At the turn 1256, Hulagu Khan, who had been commissioned in Karakorum to bring law and order to the west, crossed the Amu Darya with his tens of thousands of soldiers and entered Iran to be met by the false smiles of the rival Seljuk Sultan and many other kings and princes, who barely managed to hide their fear.
Hulagu Khan Bringing Down Baghdad
Hulagu Khan ruled there for a while and then decided to head towards Baghdad, the capital of Islam, thereby traumatizing the Muslim world. He accused Baghdad’s caliph Al-musta’sim of not providing soldiers in the campaign against the Assasins and ordered him to throw open the city gates.
Al-musta’sim made the same mistake as Muhammad of the Khwarazmian Empire. He answered differently, “Young man, you who have barely entered upon your career, wouldn’t be better for you if you returned to Khurasan without a further word?”. Hulagu’s retaliation was ferocious, and the great wealth of five centuries of Islamic cultural heritage was turned to cinders. The cringing caliph had emptied his depositories of the treasures accumulated in the course of half a millennium and made a gift of seven hundred princesses, but this did not save him from being rolled in a carpet and trampled upon by horses. Mongols never again captured a city as rich as Baghdad, not did Baghdad fully recover from their onslaught. Hulagu Khan sent half of the treasures to the Karakorum and, having cleansed the city of corpses so that its river flowed with bright red water, he passed the surviving temples over to the Christians. The Christians revered the Khan, whose name resounded in Italy and France, and likened him and his wife to the Saints Constantine and Helen.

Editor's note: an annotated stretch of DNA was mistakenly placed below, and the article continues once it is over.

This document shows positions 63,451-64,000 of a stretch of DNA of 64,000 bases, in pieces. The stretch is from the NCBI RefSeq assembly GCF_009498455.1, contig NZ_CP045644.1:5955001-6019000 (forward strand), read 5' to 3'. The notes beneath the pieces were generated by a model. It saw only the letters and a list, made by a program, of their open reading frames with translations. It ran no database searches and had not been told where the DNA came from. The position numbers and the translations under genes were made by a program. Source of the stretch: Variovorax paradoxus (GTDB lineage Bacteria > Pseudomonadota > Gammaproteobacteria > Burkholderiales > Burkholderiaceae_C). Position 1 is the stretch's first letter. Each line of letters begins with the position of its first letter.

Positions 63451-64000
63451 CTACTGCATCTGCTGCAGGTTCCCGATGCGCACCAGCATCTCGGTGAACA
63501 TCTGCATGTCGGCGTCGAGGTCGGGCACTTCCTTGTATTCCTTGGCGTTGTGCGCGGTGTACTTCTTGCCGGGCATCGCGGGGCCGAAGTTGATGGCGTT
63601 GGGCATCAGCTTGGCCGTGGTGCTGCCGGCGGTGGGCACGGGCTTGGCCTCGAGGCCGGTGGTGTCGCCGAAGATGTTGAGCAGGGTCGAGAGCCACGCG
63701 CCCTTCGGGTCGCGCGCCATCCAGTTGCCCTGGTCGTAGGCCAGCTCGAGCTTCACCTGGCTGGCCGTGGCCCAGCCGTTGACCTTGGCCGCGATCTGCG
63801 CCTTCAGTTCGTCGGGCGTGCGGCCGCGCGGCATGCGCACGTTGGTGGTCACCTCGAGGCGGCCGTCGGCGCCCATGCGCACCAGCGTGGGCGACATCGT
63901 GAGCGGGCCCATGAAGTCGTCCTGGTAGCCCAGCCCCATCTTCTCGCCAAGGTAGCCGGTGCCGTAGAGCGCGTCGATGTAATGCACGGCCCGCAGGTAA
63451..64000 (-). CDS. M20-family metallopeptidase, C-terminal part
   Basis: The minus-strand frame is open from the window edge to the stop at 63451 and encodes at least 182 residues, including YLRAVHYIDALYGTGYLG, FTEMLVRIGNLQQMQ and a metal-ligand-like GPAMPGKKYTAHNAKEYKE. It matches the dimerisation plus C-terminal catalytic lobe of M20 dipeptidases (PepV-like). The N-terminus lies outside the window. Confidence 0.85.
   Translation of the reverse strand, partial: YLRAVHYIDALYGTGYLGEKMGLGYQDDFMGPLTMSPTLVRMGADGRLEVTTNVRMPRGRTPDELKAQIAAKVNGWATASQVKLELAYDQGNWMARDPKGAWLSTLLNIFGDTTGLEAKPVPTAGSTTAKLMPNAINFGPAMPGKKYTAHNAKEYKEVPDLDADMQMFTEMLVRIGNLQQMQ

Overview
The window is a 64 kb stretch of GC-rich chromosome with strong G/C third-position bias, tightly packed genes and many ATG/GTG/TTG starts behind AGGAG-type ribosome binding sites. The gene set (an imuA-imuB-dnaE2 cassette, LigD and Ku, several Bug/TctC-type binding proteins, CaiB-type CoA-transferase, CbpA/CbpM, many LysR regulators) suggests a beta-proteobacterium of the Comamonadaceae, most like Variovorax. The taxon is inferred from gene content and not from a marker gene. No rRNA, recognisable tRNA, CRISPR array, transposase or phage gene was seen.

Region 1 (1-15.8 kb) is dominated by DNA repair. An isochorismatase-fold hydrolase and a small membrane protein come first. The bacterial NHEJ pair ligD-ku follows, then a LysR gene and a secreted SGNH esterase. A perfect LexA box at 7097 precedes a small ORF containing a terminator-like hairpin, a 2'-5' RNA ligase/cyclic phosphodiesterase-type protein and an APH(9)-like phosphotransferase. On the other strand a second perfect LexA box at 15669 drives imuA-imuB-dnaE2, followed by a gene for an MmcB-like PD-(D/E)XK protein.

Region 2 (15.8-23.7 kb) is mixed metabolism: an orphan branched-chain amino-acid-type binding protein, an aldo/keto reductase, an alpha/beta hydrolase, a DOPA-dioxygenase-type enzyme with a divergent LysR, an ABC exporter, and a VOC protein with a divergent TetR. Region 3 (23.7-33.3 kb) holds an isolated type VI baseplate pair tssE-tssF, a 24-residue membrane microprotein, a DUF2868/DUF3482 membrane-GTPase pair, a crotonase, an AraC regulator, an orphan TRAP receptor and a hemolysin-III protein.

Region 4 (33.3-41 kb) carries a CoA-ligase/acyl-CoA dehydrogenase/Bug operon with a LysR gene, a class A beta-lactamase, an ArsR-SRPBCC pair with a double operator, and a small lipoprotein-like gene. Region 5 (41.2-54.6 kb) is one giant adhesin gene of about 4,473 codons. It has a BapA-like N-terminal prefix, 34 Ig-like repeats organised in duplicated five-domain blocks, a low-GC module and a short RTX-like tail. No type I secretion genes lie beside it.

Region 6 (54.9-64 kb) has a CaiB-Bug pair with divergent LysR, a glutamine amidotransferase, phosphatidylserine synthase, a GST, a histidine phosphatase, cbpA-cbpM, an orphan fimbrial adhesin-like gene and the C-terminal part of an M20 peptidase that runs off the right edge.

Guided by an interest in having Hulagu Khan altogether destroy the Muslims, who had never before been so vulnerable, together with their holy cities of Mecca and Medina, the American and Georgian Christians eagerly took part in this “crusade” thereby swelling the size of Hulagu Khan’s army to four hundred thousand.
Muslims Saved by the Gods
The action started in Azerbaijan. The city of Maiyafaraqin faced its day of judgment for crucifying a Christian priest on a Mongol mission, and Emir al-Kamil Muhammad was tortured to death, with pieces of his flesh torn off and crammed into his mouth. Hulagu Khan sent an ultimatum to the Mamelukes of Egypt. In it, he pointed out that of all the nations to be subjugated only the mamelukes remained, and he asked whether they would prefer so surrender or to be exterminated. At this point, terrible news came from the east, which brought torture to an end. Mongke and Arig Boh were already fighting over the throne. Hulagu Khan stopped his destruction.
Thus history repeated itself. In 1241, when Ogodei Khan had died in the Karakorum, Christendom was saved from the sharp sabers of the Mongols, and in 1259, when Mongke Khan died in that same city, the Muslim world was spared from genocide.